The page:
Art Release Form for Ebook Cover

I was haunting one of the well-known shared art boards, and found a guy whose work I like, he’s amenable. We agree on the price.

But neither he nor I have any experience at this.

How much detail do we need in an art release? I was thinking just, “I, the artist, permit him, the writer, to use this picture for his Ebook cover; he, the writer, promises he won’t use it for anything else. $X has been paid for this permission.” And we both sign it.

What else is needed? Is an Email back and forth enough, or do we absolutely have to send a piece of paper back and forth? I’m presuming good faith, i.e., neither of us wants to trap the other in a gotcha of any kind.

Non-lawyers’ opinions entirely welcome!

If a release form is actually required (I have no idea about these things) I think I’d use a signable PDF.

You’ll also want to specify whether the artist gets to use the art for anything else, especially other books. Make sure you get high resolution art in case you need it later, for instance, if the book gets printed.

Good points. I’m not sure if I’m tech-savvy enough to make a signable pdf, but that does seem like the right thing to do. And good point, iljitsch, about not wanting the art used for someone else’s books, and the high-resolution image.

Thank you both!

You need clauses for:

Marketing: Can the image be used outside of the book cover in promotional materials, advertising, flyers, website promotions, etc?

Merchandising: Can the image be used on posters, pillows, mugs, tee shirts designed to show off the image?

For example, Shutterstock licenses allow marketing, but not merchandising. I mean, if he’s cool with it, he’s probably cool with it, but these are standard inclusions.

Oh, and I always allow the artist to use the image and any other promotional material in his own portfolio.

Oh, and email is fine. No need for a formal contract.

Things to keep in mind, and I also want to keep in mind for his benefit as well because a lot of artists forget what they are entitled to.

  1. Normally with book contracts the art is contracted for a specific edition for a specific amount of time. For example, the english ebook edition only, for 10 years. After 10 years a new contract would need to be brought up. For the French print edition a new contract would need to be brought up, and so on. (Basically, if this book is successful enough to warrant republishing, both the writer and artist get their share.)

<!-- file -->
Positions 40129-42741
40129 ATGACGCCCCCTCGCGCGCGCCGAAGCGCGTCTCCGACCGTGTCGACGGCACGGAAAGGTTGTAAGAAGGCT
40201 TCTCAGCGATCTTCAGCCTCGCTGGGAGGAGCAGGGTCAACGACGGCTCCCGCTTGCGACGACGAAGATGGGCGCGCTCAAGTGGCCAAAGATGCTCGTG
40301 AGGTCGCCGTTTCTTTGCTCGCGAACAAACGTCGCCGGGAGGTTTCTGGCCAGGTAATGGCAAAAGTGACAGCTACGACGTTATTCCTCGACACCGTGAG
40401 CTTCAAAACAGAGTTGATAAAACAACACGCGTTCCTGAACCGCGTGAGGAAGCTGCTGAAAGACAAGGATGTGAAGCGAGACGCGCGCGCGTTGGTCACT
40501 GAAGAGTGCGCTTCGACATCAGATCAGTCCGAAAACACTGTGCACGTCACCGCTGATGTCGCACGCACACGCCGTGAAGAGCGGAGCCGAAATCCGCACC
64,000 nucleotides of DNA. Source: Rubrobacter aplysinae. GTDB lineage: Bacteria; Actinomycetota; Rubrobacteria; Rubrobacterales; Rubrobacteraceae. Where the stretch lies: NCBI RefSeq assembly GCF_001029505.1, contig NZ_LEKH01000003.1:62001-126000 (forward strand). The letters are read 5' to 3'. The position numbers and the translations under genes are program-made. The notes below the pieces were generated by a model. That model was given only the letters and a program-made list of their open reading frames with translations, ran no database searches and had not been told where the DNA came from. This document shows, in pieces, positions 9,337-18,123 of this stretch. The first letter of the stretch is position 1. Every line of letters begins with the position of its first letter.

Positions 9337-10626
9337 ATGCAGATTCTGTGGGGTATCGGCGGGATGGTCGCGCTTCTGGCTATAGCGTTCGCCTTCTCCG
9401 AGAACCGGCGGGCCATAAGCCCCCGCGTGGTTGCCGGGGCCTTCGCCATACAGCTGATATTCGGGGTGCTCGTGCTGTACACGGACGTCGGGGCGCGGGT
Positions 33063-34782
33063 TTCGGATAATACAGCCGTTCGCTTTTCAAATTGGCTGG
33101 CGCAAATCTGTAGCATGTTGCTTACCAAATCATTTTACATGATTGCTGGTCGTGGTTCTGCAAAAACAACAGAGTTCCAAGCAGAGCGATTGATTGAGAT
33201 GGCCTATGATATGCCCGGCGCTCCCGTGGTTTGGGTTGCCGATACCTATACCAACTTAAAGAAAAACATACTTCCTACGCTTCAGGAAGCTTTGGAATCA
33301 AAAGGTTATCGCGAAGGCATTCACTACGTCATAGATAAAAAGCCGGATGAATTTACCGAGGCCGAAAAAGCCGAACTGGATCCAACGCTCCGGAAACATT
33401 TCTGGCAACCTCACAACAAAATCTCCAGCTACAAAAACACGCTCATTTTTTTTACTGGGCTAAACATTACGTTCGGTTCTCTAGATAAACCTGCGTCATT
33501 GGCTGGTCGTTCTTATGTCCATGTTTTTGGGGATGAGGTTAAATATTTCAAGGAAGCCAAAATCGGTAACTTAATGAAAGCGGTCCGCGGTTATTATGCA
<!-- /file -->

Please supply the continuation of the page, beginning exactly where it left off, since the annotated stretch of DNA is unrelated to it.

2. If it was being published through a company, usually royalties are involved. Something small for just a cover (maybe 1%), more if it’s illustrated inside as well (more towards 5%). However, this isn’t commonly done with self-published ebooks as they usually - usually - don’t become blockbuster hits, and if they do, you’ll want to get it printed and at that point a new contract comes into play and then the royalties can be added in.

  3. How the artist is going to be credited. A big name on the inside title page? A small credit in the book publishing notes? Up to what he wants and if you’re willing to do it.

  4. Marketing. Your rights for reproducing it for advertising - web ads, posters, tradeshow signage - usually is an extra cost (in this case he may forgo extra payment, up to him). Usually also time-limited just like for the cover. Artists usually retain rights for personal use and promotion, i.e. use in their portfolio, for the rest of their life.

  5. Artists usually keep their copyright while writers keep their copyright. The point of 1 and 4 is that you are being given limted use of his copyright under specific conditions, and he’s otherwise keeping it. It’s a whole other ballgame if he sells the whole copyright to you outright. Very rare, very expensive (if done right, anyway).

  6. A bit that says he can’t go on to use your ideas to create a work of his own that would compete with yours due to similarity.

  7. The other basics of a contract such as delivery times, amount of revisions, cost of revisions beyond initial agreements, cancellion costs, deposit costs, failure costs, etc.

And no, you absolutely want a formal contract. For your sake and for his sake. Electronic signature PDF is good enough but there’s always faxing, scanning, photos, and pdfs attached to emails to make it work. You’re covering both your asses here because money is involved. If your book sells like hotcakes, big money. You never know.

Here is a good extra-formal contract for children’s book illustration to give you an idea. I think it’s a great starting point with some editing.